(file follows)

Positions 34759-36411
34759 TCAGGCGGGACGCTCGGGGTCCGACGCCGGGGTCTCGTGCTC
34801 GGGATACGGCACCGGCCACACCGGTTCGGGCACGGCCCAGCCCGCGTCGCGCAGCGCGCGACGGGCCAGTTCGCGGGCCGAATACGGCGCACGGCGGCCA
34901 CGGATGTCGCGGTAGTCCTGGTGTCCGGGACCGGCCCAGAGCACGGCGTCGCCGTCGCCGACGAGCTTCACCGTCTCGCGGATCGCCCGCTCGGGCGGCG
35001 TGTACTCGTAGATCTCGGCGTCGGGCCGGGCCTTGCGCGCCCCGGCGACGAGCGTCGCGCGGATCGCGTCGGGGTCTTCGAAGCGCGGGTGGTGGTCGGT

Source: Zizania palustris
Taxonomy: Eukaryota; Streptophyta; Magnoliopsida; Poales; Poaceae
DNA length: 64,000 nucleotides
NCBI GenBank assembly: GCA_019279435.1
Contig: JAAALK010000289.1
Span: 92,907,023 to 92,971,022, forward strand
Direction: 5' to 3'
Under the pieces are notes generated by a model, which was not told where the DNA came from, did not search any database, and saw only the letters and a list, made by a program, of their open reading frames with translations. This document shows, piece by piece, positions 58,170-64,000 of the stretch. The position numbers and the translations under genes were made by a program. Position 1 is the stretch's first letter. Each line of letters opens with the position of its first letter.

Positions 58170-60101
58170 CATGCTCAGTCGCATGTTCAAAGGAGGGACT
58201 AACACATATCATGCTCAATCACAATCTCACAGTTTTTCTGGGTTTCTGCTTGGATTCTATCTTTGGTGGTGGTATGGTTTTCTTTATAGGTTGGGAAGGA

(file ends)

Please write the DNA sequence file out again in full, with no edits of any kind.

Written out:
Positions 34759-36411
34759 TCAGGCGGGACGCTCGGGGTCCGACGCCGGGGTCTCGTGCTC
34801 GGGATACGGCACCGGCCACACCGGTTCGGGCACGGCCCAGCCCGCGTCGCGCAGCGCGCGACGGGCCAGTTCGCGGGCCGAATACGGCGCACGGCGGCCA
34901 CGGATGTCGCGGTAGTCCTGGTGTCCGGGACCGGCCCAGAGCACGGCGTCGCCGTCGCCGACGAGCTTCACCGTCTCGCGGATCGCCCGCTCGGGCGGCG
35001 TGTACTCGTAGATCTCGGCGTCGGGCCGGGCCTTGCGCGCCCCGGCGACGAGCGTCGCGCGGATCGCGTCGGGGTCTTCGAAGCGCGGGTGGTGGTCGGT

Source: Zizania palustris
Taxonomy: Eukaryota; Streptophyta; Magnoliopsida; Poales; Poaceae
DNA length: 64,000 nucleotides
NCBI GenBank assembly: GCA_019279435.1
Contig: JAAALK010000289.1
Span: 92,907,023 to 92,971,022, forward strand
Direction: 5' to 3'
Under the pieces are notes generated by a model, which was not told where the DNA came from, did not search any database, and saw only the letters and a list, made by a program, of their open reading frames with translations. This document shows, piece by piece, positions 58,170-64,000 of the stretch. The position numbers and the translations under genes were made by a program. Position 1 is the stretch's first letter. Each line of letters opens with the position of its first letter.

Positions 58170-60101
58170 CATGCTCAGTCGCATGTTCAAAGGAGGGACT
58201 AACACATATCATGCTCAATCACAATCTCACAGTTTTTCTGGGTTTCTGCTTGGATTCTATCTTTGGTGGTGGTATGGTTTTCTTTATAGGTTGGGAAGGA